(Host) This summer has been an exciting one for court watchers like Commentator Cheryl Hanna. She’s here to talk about what’s been going on.
(Hanna) While the United States Supreme Court was busy handing down some landmark decisions recently, there was some equally interesting action, or should I say non-action, going on at the Vermont Supreme Court. And it could affect Vermonters in more significant ways than we may realize.
Earlier this year, Justice Morse resigned from the bench to head the Department of Social and Rehabilitative Services, giving Governor Douglas the rare chance to appoint a Supreme Court justice in his first term. To get appointed to the bench, lawyers must first apply to the judicial nominating committee, which is made up of members from the House and the Senate, the Bar Association, and the Governor’s office. The committee then screens the candidates and sends up names up to the governor. Once the governor picks among the names, the Senate confirms. This procedure was passed in 1974 to ensure that judicial nominations weren’t political, but based on merit.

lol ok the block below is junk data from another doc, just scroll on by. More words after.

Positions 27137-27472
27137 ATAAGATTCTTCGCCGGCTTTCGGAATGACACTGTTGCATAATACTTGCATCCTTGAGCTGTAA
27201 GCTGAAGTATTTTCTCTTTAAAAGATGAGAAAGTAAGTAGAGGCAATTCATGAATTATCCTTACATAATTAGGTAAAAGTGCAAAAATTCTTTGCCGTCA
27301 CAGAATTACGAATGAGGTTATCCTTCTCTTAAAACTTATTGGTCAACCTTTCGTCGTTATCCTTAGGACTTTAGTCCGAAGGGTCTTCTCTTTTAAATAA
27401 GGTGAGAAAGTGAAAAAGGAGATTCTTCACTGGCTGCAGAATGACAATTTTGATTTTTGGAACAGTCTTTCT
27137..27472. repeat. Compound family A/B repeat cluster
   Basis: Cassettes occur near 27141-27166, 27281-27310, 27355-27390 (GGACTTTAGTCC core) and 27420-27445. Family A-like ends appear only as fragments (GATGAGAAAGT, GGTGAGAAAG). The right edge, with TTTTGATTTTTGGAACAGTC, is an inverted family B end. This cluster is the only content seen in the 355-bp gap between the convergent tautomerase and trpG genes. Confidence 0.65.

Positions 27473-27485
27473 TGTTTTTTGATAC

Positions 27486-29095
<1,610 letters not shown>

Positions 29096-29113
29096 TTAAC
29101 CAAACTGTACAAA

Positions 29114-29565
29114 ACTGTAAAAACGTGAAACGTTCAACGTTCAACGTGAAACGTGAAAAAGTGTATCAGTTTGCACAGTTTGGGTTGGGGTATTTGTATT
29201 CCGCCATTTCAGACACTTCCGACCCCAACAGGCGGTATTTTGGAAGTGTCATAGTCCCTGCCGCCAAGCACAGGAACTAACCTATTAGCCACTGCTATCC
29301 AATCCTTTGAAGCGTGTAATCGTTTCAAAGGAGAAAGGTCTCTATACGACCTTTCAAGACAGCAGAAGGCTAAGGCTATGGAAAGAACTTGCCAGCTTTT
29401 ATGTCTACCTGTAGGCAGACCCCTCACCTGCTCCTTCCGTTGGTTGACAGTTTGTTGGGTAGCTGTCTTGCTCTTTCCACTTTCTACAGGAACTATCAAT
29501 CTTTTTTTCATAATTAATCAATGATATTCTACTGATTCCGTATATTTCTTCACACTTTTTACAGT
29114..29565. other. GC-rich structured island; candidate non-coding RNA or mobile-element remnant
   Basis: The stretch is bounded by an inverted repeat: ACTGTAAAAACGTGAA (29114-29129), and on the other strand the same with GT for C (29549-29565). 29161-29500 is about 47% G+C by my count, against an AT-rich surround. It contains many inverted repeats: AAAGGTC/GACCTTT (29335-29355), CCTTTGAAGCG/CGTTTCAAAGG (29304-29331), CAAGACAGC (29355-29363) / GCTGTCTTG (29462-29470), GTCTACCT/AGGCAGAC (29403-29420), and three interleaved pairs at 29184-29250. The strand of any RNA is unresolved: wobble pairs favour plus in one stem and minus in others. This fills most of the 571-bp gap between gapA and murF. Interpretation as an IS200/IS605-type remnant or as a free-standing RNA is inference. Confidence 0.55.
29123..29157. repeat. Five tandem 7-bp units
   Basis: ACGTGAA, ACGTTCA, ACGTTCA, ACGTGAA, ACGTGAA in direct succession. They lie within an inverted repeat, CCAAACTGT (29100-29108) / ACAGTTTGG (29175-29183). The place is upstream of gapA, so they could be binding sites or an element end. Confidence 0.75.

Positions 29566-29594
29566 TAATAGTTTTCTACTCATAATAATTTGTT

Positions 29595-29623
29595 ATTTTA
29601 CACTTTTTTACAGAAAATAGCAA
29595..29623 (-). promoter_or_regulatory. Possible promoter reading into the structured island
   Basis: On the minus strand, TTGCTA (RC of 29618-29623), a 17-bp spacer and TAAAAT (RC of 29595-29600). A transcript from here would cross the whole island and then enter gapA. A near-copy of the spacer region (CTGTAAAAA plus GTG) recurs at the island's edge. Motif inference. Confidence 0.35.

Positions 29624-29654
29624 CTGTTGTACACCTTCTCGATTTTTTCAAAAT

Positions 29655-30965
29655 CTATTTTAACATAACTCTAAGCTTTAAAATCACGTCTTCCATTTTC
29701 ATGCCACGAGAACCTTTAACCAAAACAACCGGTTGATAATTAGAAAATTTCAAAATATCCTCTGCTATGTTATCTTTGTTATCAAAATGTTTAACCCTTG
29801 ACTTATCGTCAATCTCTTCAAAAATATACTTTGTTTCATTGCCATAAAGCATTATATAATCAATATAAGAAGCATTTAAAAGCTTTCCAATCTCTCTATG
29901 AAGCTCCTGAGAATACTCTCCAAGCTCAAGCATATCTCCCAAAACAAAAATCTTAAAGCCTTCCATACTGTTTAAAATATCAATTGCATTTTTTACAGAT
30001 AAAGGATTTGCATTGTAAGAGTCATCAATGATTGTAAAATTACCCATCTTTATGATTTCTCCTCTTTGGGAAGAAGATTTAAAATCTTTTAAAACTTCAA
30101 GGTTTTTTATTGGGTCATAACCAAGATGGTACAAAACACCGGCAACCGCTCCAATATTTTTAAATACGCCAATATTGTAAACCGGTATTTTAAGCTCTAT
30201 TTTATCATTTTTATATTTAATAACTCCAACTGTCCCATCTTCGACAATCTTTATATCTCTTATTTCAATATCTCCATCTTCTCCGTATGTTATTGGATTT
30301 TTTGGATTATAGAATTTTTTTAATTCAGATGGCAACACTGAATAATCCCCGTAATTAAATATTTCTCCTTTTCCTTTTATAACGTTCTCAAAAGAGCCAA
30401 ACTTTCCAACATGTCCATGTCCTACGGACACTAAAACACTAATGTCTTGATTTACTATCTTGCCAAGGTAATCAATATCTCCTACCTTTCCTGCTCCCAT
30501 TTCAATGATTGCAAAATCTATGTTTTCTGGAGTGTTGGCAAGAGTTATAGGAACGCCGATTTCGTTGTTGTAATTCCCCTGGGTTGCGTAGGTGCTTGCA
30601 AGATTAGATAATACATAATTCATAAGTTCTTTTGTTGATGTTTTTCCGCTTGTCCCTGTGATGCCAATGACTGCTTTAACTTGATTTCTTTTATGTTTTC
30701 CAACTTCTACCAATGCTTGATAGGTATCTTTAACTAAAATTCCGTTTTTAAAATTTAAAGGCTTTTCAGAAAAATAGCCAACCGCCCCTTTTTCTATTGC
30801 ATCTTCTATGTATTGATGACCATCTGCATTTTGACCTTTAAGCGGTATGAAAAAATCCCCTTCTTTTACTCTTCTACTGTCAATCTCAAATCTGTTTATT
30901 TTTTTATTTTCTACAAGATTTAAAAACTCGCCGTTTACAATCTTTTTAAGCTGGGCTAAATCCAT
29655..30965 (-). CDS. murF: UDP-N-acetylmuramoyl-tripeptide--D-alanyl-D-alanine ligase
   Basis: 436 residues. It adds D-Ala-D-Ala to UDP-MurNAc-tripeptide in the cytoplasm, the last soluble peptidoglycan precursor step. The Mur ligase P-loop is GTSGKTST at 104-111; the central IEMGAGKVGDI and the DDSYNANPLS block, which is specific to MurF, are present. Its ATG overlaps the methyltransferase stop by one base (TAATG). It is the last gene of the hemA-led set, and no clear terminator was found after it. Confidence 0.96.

More than thirty lawyers and judges applied for Justice Morse’s seat, and six names were passed on to Governor Douglas. Are all six qualified? Absolutely! Did the Governor like any of them? Apparently not. So Douglas told the judicial nominating committee that he wanted to re-open the process, claiming that the list was too limited. And this has many of us court watchers speculating about what’s going on.
Here’s what I think: Even though all six were more than qualified, the governor has not only the right, but the responsibility, to ensure that the best legal mind fills the job. If he honestly believes that the committee cut people from the list because of politics rather than merit, he should force it to start over. On the other hand, it seems to me that the governor isn’t being entirely candid about the process himself.
The real question is: who’s he hoping will make the list? Someone who’s more conservative than the current members of the court? Someone who holds a particular legal philosophy? Someone who’s more sympathetic to business and less so to individual rights? Or maybe he thinks it’s finally time to have some minority representation on the bench. I think the governor ought to be willing to engage in a public dialogue about the kind of person he thinks will best uphold Vermont’s democratic traditions.
And finally – why should even the non-court watchers out there care? Because, ultimately, it’s the Supreme Court that upholds the Vermont Constitution, which often affects our daily lives even more than the U.S. Constitution does.
This is Cheryl Hanna.
Cheryl Hanna is a professor at Vermont Law School in South Royalton, Vermont.